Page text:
We have generated sequencing data with the direct-cDNA sequencing kit from ONT. During the library prep, prior to adding the adapters on each cDNA, we performed a ligation step to concatenate cDNAs together.
The aim was to see if we could increase the total number of cDNAs sequenced whithout actually increasing the number of molecules sequenced (increase in total number of bases sequenced and in mean read length).
However, I'm having trouble to actually identify sequences that would come from such reads and I'm not sure of what would be the most efficient way to find such reads.
I tried to map my reads onto the genome and then look at the alignments. Correct me if I'm wrong, but I assumed I would see an increase in the number of chimeric reads versus the primary reads ? However I see no such thing and - even worse - I came to realize I always have 13-15% of chimeric reads in dataset generated by direct-cDNA Seq.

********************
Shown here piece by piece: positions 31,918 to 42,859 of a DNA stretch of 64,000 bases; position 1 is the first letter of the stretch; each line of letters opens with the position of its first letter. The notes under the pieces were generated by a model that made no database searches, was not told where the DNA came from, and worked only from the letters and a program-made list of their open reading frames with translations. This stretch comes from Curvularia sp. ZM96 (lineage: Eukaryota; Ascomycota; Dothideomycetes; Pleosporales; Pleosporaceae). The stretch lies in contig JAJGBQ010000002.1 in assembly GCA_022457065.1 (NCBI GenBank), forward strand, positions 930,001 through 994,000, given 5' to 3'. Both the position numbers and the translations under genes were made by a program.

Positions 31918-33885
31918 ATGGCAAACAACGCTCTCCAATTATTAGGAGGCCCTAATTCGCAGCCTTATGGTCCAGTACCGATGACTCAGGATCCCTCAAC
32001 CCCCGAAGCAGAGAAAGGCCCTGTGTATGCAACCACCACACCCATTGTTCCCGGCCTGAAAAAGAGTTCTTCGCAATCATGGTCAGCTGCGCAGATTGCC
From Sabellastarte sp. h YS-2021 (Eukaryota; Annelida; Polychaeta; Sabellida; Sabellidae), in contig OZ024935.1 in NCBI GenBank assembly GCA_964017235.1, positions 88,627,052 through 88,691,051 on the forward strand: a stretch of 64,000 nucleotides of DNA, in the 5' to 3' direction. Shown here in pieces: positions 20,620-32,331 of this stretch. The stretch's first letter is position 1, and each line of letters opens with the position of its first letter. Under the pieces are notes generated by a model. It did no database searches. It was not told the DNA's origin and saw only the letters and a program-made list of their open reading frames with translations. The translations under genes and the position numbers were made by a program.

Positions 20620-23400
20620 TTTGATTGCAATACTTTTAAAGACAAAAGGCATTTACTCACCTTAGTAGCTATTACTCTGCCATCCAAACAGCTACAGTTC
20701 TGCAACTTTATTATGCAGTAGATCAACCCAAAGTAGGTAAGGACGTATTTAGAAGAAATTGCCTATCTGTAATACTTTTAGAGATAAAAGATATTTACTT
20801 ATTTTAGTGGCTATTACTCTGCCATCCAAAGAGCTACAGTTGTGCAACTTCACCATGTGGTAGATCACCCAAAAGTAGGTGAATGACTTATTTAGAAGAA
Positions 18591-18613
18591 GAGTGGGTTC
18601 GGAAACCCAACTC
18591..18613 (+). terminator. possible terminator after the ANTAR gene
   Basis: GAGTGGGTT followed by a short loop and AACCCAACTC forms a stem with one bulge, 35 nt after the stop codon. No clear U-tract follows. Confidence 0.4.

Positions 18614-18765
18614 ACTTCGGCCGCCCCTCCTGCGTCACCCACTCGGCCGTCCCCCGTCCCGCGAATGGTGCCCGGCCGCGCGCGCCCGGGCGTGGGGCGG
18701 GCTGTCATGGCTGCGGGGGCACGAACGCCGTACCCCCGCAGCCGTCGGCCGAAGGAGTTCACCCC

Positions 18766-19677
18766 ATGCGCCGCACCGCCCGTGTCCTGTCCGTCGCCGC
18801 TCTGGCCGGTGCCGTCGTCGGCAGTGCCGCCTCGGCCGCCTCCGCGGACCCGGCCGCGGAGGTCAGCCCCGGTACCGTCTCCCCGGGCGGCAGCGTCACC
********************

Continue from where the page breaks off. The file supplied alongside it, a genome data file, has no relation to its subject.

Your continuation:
Could there be that some of those chimeric reads are not relevant ? If yes, how one would filter those while still retaining reads that are actually coming from 'real' cDNAs ? Nanopore reads being quite noisy I believe it makes the analyze even more complicated.
Otherwise, would there be a way to split my reads before alignment or identify reads that result from concatenated cDNAs ?
I thank you for your cooperation.